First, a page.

The organisation of the inner structure had, at least superficially, many features in common with a house. The yellow clay floor had a semi-rectangular cut at the rear, corresponding with a 'dresser', and in the centre a large disturbed square-shaped area with a ploughsoil filled stone slot to the E, enclosing red burnt material, suggested a destroyed hearth. A complete Grooved Ware vessel was discovered adjacent to the eastern wall and a stone lined drain ran internally along the rear wall and out through the SE corner across the clay platform and under the enclosing wall into a large external ditch.

Although, only partly excavated, an examination of the interior floor revealed the central feature itself to be a combination of elements ending with an upright stone of indeterminate height, flanking a temporary hearth. The temporary hearth had been created by placing small stone slabs vertically against stone blocks filling an earlier 'L' shaped cut into the underlying natural. This cut, stratigraphically below the 6cm thick clay floor, must represent an earlier upright stone arrangement, standing before Structure 8 was built. Three flakes of Arran pitchstone were located on the old land surface associated with this earlier standing stone arrangement.

The complete excavation of the internal drain running out into ditch showed a general silting to have occurred. Within these silts a small ceramic vessel 3.5cm diameter and 2cm depth was found. The drain was revealed to have been maintained over a substantial period of time involving platform re-surfacing and modification. Investigation of the ditch showed it to run from Structure 8, as opposed to being a possible settlement enclosure ditch. A large amount of stone collapse from the outer wall of Structure 8 survived in its upper fill.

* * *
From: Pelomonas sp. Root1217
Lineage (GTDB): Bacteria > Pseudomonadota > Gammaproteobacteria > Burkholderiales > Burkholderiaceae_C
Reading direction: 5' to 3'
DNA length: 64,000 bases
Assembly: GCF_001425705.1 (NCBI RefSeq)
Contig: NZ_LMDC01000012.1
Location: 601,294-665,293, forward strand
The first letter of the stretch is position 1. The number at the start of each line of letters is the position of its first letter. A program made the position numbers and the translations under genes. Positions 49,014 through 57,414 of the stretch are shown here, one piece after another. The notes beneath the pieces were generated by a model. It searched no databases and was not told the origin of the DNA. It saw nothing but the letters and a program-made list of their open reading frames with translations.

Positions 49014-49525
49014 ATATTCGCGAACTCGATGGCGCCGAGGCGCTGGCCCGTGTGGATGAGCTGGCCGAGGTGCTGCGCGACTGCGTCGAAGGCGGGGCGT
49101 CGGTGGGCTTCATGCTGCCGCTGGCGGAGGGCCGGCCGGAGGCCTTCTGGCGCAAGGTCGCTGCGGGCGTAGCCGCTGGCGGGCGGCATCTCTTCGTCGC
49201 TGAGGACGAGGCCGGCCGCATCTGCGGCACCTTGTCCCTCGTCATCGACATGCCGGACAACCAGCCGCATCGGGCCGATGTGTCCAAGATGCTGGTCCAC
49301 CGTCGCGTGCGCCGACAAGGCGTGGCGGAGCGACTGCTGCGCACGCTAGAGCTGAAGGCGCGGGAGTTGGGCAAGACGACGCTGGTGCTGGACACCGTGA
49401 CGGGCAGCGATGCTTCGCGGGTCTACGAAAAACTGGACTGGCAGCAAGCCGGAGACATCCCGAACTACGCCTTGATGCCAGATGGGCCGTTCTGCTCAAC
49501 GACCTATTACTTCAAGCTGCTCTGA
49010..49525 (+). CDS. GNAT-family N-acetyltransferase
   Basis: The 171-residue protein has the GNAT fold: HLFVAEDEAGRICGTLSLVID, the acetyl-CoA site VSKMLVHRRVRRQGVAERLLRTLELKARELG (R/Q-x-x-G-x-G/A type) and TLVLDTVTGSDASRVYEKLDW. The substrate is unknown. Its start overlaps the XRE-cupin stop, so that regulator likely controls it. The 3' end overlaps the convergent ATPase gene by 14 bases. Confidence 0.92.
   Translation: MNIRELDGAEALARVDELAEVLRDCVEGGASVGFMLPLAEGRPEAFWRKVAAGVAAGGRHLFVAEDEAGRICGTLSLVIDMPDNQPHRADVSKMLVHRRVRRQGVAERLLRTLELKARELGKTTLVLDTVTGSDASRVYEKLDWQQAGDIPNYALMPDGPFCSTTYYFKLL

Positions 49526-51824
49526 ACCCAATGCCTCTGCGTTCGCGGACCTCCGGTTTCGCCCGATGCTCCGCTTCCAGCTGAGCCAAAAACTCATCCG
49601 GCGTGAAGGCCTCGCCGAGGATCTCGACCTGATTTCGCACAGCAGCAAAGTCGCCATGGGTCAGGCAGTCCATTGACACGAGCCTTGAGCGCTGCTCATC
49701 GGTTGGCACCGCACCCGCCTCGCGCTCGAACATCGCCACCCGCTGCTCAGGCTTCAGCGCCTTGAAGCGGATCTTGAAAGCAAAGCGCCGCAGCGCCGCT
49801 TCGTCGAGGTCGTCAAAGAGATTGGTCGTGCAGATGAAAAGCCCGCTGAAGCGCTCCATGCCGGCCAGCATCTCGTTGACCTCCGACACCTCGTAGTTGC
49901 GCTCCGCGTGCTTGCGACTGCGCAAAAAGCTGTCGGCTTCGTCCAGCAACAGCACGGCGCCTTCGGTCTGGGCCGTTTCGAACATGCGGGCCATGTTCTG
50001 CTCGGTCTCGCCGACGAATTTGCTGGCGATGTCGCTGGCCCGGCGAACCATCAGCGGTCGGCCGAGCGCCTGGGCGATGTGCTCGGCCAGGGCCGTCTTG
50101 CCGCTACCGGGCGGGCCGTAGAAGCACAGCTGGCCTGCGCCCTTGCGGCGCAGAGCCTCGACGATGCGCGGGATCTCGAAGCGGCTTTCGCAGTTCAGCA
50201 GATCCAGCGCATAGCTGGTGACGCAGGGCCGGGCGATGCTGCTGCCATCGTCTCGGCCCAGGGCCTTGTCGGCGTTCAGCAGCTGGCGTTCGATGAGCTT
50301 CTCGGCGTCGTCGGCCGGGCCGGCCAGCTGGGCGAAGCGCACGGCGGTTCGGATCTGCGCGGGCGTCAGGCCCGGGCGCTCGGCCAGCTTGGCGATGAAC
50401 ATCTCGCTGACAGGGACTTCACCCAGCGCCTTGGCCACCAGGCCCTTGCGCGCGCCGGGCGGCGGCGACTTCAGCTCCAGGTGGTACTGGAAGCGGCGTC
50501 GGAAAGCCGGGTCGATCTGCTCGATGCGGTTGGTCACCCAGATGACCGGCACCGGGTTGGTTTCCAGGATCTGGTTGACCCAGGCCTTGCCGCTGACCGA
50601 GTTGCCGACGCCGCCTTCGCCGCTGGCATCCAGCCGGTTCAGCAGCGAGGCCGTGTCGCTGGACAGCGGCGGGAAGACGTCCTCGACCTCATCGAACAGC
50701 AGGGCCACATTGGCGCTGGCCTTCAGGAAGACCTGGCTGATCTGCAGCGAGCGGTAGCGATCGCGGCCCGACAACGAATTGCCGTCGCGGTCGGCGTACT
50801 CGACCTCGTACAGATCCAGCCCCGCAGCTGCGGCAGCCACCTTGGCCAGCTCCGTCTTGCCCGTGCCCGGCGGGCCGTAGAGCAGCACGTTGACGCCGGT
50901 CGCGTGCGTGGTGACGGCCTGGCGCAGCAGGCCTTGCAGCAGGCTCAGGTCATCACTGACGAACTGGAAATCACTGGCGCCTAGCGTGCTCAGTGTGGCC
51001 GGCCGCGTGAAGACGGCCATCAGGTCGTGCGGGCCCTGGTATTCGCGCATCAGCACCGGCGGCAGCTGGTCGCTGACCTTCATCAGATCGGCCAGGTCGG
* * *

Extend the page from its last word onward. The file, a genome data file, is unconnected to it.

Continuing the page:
The 1989 excavations successfully resolved the questions posed and, importantly Structure 8 may now be compared directly with the closely situated Stones of Stenness henge monuments (Ritchie 1976) which displays remarkable similarities. The underlying aim of the whole project involved the integration of the settlement complex into the wider monumental landscape and to aid its overall interpretation. The conclusion of the Barnhouse excavations in 1990 will, without doubt fulfil these expectations.

Sponsor: SDD HBM.

C Richards DES 1989.

Information from Orkney SMR, 1989

Publication Account (1996)

Only the lowest courses of these remarkable houses have survived, partly the result of centuries of ploughing and partly because they appear to have been deliberately demolished at the end of their useful life, but the excavated remains have been rebuilt and visitors are able to walk through them (see p.00). Despite the fact that only the base of each house can be seen, the similarity to the better preserved houses at Skara Brae is striking. There are the same central kerbed hearths, bed alcoves and dressers, and drains run from the settlement into the loch. Two of the houses are far more elaborate than those at Skara Brae, perhaps implying a social or ritual hierarchy. Barnhouse and the Stones of Stenness were in use at the same time, and the stone circle and henge may well have been built and serviced by the people living beside the loch. Only part of the settlement has been excavated, and it was clearly both substantial and long-lived.

Information from ‘Exploring Scotland’s Heritage: Orkney’, (1996).

Watching Brief (25 May 2009)

A watching brief was maintained to monitor the excavation of three small holes near Barnhouse Neolithic Settlement, Stenness, Orkney (HY 3079 1271). These holes were required for the installation of a new information board. Below the turf two distinct layers were seen. The uppermost of these layers contained a fragment of red flint while the lower produced a piece of modern china, suggesting that this part of the site had been disturbed relatively recently.

Information from Oasis (kirkdale1-249656) 23 August 2017


MyCanmore Image Contributions

Contribute an Image

MyCanmore Text Contributions